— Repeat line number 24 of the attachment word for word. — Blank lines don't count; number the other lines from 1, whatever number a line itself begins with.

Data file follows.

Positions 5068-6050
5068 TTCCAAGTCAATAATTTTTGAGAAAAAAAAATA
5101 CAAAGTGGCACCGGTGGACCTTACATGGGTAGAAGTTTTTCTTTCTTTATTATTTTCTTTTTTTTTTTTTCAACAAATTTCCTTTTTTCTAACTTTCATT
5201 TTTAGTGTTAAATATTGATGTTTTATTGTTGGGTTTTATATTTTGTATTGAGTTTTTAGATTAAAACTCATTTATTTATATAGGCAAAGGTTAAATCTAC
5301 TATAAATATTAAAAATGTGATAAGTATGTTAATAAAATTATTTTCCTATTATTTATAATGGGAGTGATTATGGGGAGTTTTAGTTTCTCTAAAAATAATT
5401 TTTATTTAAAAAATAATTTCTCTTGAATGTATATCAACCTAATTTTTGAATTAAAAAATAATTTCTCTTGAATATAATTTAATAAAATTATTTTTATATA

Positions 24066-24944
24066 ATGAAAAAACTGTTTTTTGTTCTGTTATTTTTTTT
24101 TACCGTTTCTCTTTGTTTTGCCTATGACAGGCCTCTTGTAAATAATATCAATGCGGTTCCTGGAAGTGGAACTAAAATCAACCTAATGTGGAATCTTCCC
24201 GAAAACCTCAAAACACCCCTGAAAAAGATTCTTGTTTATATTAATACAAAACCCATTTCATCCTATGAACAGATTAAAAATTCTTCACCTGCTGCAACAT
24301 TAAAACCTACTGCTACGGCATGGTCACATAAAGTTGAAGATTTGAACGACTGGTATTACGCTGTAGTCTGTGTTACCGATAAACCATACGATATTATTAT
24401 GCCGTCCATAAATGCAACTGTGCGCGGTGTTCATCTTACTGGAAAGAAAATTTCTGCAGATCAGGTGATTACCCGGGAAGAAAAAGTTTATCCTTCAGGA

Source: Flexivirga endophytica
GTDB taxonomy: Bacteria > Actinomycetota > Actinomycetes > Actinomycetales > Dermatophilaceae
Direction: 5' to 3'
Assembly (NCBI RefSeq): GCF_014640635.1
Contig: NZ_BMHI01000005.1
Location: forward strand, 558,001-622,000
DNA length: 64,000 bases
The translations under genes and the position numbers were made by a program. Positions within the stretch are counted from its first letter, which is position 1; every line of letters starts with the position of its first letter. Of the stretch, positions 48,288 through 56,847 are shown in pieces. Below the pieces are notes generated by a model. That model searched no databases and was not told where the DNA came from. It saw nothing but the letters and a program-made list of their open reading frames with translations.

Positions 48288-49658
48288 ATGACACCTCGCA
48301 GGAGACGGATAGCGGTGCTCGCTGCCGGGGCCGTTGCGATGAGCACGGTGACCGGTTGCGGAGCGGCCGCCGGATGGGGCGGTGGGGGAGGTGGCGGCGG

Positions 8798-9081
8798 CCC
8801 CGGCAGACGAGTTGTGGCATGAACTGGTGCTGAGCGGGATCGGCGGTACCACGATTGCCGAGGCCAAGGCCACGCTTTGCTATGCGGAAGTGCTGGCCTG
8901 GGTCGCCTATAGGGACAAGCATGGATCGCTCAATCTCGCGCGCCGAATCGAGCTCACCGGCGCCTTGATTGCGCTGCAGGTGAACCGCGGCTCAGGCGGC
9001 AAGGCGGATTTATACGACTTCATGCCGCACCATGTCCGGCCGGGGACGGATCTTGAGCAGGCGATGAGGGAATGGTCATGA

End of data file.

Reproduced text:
Positions 8798-9081